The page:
Posted on July 10, 2014 by Sue Puckeridge
Council’s ability to charge a fee for a service held to be wide in scope.
The recent case of Regional Express Holdings Limited (Rex) v Dubbo City Council (Council) (No 3)  NSWLEC 87 (Decision) raises fundamental issues about a Council’s power to charge a fee for service under s608 of the Local Government Act 1993 (LGA).
A council may only charge a fee for service as provided for by statute. The Decision re-affirms the requirement that where an administrative decision affects individual rights or interests, a duty to act fairly applies to the decision. As Rex was an individual corporation and the decision affected Rex directly, the decision to impose the fee was open to review by the Court, even though no express right of appeal existed under the LGA.
The Court’s finding that the ability to charge a fee under s608 of the LGA is wide in scope will be welcome news to councils, many of which conduct business operations in areas that may not traditionally be seen to be local government services, yet may still be classified as being a service appropriate to the needs of the local community and the public.
Dubbo Council operates the airport in its local area and Rex, along with Qantas, operates flights into and out of the airport. Qantas is subject to a Commonwealth statutory requirement that its passengers be screened due to the weight of the aircraft. The planes operated by Rex out of the airport do not require passengers to be screened.
The airport has been developed in such a way as to require all passengers to be screened prior to boarding their plane.
In 2012, Council passed two resolutions, the effect of which was that Council resolved to undertake baggage and checked passenger screening of all passengers flying into and out of Dubbo with the costs of the screening to be passed onto both Rex and Qantas.
Rex challenged both decisions on four grounds. Two of which are briefly considered here.
Did Council have the power to charge Rex a fee under s608 (1) of the LGA for passenger screening services as determined in its two resolutions?
Rex argued that there was no statutory obligation on Council to screen passengers because the weight of its aircraft was below the weight specified for screening under relevant Commonwealth aviation laws.
It further argued that s608 of the LGA did not give Council the power to provide a service to passengers (i.e. screening) but charge Rex for the service when Rex did not receive such service nor requested or required the service.
In considering this issue, the Court found that section 24 of the LGA, which allows a council to provide a service is a widely drafted section. The Council’s decision to provide an area in the airport terminal, which resulted in the necessity of screening all passengers, was within the responsibilities of Council as the airport operator. The security screening of passengers was a service that a council could provide as appropriate to the health and safety of the community and the wider public (s7 (d) of the LGA).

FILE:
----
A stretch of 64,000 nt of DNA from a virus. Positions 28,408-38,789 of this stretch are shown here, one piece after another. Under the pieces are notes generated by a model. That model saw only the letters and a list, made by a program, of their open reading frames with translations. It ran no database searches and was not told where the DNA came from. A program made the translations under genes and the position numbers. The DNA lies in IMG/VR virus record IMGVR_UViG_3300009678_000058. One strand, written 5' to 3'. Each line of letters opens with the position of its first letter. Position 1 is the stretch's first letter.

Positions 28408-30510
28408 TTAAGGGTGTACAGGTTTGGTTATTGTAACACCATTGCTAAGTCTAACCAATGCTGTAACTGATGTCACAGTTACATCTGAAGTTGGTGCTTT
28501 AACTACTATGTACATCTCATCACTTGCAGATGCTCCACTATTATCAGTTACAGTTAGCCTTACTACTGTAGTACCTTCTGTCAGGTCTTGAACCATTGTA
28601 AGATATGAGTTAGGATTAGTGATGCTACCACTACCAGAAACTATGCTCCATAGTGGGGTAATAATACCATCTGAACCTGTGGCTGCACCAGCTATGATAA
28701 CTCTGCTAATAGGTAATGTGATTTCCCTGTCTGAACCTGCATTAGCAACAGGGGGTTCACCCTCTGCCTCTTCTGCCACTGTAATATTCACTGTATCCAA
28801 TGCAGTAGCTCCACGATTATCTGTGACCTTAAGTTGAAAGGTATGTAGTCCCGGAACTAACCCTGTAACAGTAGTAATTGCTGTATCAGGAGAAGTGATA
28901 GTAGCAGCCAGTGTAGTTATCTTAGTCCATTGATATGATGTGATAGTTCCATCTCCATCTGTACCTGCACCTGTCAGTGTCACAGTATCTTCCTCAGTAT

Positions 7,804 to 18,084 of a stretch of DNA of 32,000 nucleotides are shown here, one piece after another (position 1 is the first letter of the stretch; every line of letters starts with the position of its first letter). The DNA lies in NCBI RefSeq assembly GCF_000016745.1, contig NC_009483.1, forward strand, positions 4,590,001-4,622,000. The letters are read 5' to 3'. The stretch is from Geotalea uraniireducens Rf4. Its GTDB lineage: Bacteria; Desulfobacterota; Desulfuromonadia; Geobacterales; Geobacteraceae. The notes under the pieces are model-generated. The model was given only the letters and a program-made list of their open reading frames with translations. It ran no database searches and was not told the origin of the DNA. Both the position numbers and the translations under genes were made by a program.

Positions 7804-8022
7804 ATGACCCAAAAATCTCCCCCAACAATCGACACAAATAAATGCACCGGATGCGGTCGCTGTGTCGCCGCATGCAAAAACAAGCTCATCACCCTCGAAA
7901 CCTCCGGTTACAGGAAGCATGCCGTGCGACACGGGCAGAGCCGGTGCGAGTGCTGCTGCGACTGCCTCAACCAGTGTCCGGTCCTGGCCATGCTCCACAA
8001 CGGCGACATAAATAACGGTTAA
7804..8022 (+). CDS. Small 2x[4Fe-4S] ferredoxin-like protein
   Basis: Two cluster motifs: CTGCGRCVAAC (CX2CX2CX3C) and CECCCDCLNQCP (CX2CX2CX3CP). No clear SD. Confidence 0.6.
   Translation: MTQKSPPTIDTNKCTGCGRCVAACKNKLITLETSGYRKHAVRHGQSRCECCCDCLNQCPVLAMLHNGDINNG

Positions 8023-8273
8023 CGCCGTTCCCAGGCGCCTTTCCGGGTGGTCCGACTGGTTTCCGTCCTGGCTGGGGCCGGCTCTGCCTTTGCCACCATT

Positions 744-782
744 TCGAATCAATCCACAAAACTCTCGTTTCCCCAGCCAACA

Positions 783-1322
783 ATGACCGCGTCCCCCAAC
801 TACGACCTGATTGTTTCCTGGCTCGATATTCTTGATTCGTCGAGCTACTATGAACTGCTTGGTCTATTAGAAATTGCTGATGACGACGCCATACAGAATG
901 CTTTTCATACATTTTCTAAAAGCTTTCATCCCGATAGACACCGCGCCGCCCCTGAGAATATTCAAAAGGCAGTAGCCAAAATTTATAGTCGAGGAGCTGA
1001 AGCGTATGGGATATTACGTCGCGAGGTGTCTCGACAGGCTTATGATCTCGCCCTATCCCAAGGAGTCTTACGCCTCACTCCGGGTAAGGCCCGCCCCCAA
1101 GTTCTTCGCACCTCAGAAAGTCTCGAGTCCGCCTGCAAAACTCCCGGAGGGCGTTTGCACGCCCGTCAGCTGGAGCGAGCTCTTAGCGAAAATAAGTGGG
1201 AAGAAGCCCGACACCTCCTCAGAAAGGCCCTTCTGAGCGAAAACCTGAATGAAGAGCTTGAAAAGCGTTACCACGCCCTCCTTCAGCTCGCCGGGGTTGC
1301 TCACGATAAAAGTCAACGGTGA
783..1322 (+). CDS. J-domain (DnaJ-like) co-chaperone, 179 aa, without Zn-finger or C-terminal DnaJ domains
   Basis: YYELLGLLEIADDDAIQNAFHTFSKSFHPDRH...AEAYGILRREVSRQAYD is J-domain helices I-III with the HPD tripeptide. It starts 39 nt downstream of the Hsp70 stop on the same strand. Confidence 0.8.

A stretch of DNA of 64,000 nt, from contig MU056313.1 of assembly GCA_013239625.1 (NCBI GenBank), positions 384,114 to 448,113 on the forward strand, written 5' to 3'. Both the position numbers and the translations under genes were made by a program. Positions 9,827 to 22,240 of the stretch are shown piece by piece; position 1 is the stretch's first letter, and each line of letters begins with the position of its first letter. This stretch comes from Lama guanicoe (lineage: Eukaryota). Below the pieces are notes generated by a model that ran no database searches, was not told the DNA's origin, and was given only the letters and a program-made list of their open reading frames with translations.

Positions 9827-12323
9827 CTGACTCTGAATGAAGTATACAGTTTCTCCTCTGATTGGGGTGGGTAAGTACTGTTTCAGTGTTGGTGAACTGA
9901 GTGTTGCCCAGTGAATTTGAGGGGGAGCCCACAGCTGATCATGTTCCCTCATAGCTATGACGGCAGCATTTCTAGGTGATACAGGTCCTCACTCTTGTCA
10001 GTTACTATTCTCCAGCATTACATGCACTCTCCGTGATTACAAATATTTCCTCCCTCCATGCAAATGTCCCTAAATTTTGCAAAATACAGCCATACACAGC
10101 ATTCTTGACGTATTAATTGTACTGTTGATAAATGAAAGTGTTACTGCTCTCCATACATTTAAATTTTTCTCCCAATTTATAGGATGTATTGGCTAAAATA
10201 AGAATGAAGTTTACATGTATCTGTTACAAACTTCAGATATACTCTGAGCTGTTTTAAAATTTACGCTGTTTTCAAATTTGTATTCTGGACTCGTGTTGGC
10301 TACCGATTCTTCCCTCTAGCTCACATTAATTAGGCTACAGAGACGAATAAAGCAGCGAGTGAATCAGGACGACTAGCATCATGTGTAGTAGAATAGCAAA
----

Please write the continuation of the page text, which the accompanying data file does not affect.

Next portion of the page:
The Court accepted the Council’s argument that s608 is a broad power and adopting a purposive approach to the interpretation of the LGA, no constraints should be implied into the section. As such no limitation should be implied into the section to the effect that Council may only charge the person who is receiving the service.
At , the Court held that “Given the wide range of services which can be provided by a council it would be very difficult to specify how fees are to be charged for all services which may be provided.”
Was a common law right infringed?
Rex also argued that by imposing the fee, a common law right not to have a fee imposed for a service not requested of a council was infringed. The Court did not accept this argument, holding that there was no compulsion on Rex to use Dubbo airport and its decision to continue to fly aircraft, which did not require passengers to be screened, was not a fundamental right to which the principle of statutory construction that where legislation overrides common law rights it must do so clearly, applied. Rather Rex’s decision was one to take a particular course of action.
Did the Council fail to comply with the statutory process required before adopting its revenue policy and charging Rex the security screening fee so that the charge was validly made?
Section 610F(2) of the LGA requires the amount of a proposed fee to be notified.
Council’s public notification did not specify an exact dollar amount to be charged to the airlines but it did show that the fees would be charged on a full cost recovery of contractors’ charges. It was clear that the fees would be invoiced monthly and GST was payable. Rex argued that the notification of the estimated fee Council was proposing to charge and not the actual fee that was charged on a per passenger basis to Rex resulted in a non-compliance with s610F.
The Court held that the LGA permits a difference between the publicly notified fee and the fee that Council ultimately determines to charge.
It is not uncommon for a council’s schedule of fees and services to describe the fees to be charged as being the commercial or market rates, without a specific amount being identified. This reflects the practical reality of managing a business while at the same time complying with statutory requirements and conditions precedent to charging a fee. In this regard, the Court’s decision is to be welcomed.